Supporting Information

Checklist S1.

CONSORT Checklist.

doi:10.1371/journal.pone.0092269.s001

(PDF)

Protocol S1.

Trial Protocol.

doi:10.1371/journal.pone.0092269.s002

(PDF)

Acknowledgments

The authors thank all the older volunteers who participated in the study. We are grateful to Pilar Toril, Carmen Pita, Antonio Prieto and Laura Ponce for helping with data collection and training.

Author Contributions

Conceived and designed the experiments: SB FP PA JM. Performed the experiments: JM. Analyzed the data: FP JM. Contributed reagents/materials/analysis tools: JM FP. Wrote the paper: JM SB FP PA. Reviewing literature: JM SB FP PA. Reviewing manuscript: JM SB FP PA.

References

  1. 1. Boot VR, Kramer AF, Simons DJ, Fabiani M, Gratton G (2008) The effects of video game playing on attention, memory, and executive control. Acta Psychol 129: 387–398. doi: 10.1016/j.actpsy.2008.09.005
  2. 2. Green CS, Bavelier D (2003) Action video game modifies visual selective attention. Nature 423: 534–537. doi: 10.1038/nature01647
  3. 3. Green CS, Bavelier D (2006) Effect of action video games on the spatial distribution of visuospatial attention. J Exp Psychol Human 32: 1465–1478. doi: 10.1037/0096-1523.32.6.1465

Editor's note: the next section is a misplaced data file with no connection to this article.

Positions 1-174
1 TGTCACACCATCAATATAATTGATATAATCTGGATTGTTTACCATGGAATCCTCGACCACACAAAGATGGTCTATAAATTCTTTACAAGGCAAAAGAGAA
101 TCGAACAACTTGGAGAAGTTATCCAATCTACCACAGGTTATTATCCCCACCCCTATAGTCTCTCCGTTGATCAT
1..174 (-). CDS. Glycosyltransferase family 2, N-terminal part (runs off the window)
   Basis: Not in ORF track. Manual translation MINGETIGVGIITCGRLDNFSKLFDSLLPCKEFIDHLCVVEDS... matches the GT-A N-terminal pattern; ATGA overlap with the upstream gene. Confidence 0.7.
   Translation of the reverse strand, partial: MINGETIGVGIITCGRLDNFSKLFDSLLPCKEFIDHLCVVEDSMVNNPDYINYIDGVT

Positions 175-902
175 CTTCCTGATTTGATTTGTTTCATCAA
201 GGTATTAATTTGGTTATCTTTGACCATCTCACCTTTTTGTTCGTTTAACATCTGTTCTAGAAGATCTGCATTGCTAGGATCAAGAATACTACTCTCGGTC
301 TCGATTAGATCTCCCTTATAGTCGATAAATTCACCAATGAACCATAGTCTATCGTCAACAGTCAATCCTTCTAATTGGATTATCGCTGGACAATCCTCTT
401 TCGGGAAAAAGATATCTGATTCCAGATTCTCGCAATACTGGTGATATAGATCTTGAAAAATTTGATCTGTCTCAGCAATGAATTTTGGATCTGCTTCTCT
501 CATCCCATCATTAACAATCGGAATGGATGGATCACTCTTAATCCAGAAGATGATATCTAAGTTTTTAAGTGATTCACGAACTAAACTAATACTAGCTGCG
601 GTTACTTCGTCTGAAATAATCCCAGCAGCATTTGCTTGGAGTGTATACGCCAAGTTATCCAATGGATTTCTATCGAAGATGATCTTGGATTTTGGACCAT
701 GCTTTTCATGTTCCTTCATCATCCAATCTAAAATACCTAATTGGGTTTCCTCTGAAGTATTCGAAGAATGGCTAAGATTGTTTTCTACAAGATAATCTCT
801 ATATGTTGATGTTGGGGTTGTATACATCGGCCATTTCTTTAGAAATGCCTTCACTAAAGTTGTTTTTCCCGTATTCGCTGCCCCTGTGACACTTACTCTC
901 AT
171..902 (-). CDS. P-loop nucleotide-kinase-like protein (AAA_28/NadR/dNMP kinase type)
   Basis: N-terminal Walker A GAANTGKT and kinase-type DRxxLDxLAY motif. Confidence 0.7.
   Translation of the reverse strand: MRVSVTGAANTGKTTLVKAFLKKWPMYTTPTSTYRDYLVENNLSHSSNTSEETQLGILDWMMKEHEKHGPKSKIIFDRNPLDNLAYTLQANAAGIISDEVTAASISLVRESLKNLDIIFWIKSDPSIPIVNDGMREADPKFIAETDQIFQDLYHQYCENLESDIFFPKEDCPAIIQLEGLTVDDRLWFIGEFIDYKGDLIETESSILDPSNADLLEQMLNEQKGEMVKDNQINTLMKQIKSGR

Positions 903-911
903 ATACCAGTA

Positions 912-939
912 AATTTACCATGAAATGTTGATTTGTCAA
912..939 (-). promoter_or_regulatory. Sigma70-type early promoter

4. 4. Green CS, Bavelier D (2008) Exercising your brain: A review of human plasticity and training-induced learning. Psychol Aging 23: 692–701. doi: 10.1037/a0014345
  5. 5. Green CS, Li R, Bavelier D (2010) Perceptual learning during action video game playing. Top Cog Sci 2: 201–216. doi: 10.1111/j.1756-8765.2009.01054.x
  6. 6. Oei AC, Patterson MD (2013) Enhancing cognition with video games: A multiple game training study. PlosOne 8 (3): e58546 doi:10.1371/journal.pone.0058546.
  7. 7. Basak C, Boot WR, Voss MW, Kramer AF (2008) Can training in real-time strategy video game attenuate cognitive decline in older adults? Psychol Aging 23: 765–777. doi: 10.1037/a0013494
  8. 8. Goh JO, An Y, Resnick SM (2012) Differential trajectories of age-related changes in components of executive and memory processes. Psychol Aging 27: 707–719. doi: 10.1037/a0026715
  9. 9. Hedden T, Gabrieli JDE (2004) Insights into the ageing mind: A view from cognitive neuroscience. Nature Rev Neurosci 5: 87–96. doi: 10.1038/nrn1323